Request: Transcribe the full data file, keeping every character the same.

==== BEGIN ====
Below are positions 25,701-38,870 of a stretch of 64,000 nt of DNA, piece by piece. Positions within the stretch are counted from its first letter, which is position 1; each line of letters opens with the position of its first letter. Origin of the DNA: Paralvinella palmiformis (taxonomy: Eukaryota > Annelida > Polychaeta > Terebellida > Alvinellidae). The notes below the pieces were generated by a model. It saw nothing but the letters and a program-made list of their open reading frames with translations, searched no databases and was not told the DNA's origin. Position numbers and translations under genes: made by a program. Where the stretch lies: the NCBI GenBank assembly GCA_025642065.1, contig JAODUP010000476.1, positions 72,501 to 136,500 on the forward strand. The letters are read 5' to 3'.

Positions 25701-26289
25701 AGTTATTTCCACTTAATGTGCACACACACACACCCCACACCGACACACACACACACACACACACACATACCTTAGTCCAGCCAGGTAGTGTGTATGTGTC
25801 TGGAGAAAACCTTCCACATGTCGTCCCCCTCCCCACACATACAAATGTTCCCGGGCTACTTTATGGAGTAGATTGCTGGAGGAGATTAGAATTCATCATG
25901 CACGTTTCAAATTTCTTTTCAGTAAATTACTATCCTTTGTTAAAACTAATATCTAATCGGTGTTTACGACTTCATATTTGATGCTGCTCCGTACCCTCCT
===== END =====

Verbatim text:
Below are positions 25,701-38,870 of a stretch of 64,000 nt of DNA, piece by piece. Positions within the stretch are counted from its first letter, which is position 1; each line of letters opens with the position of its first letter. Origin of the DNA: Paralvinella palmiformis (taxonomy: Eukaryota > Annelida > Polychaeta > Terebellida > Alvinellidae). The notes below the pieces were generated by a model. It saw nothing but the letters and a program-made list of their open reading frames with translations, searched no databases and was not told the DNA's origin. Position numbers and translations under genes: made by a program. Where the stretch lies: the NCBI GenBank assembly GCA_025642065.1, contig JAODUP010000476.1, positions 72,501 to 136,500 on the forward strand. The letters are read 5' to 3'.

Positions 25701-26289
25701 AGTTATTTCCACTTAATGTGCACACACACACACCCCACACCGACACACACACACACACACACACACATACCTTAGTCCAGCCAGGTAGTGTGTATGTGTC
25801 TGGAGAAAACCTTCCACATGTCGTCCCCCTCCCCACACATACAAATGTTCCCGGGCTACTTTATGGAGTAGATTGCTGGAGGAGATTAGAATTCATCATG
25901 CACGTTTCAAATTTCTTTTCAGTAAATTACTATCCTTTGTTAAAACTAATATCTAATCGGTGTTTACGACTTCATATTTGATGCTGCTCCGTACCCTCCT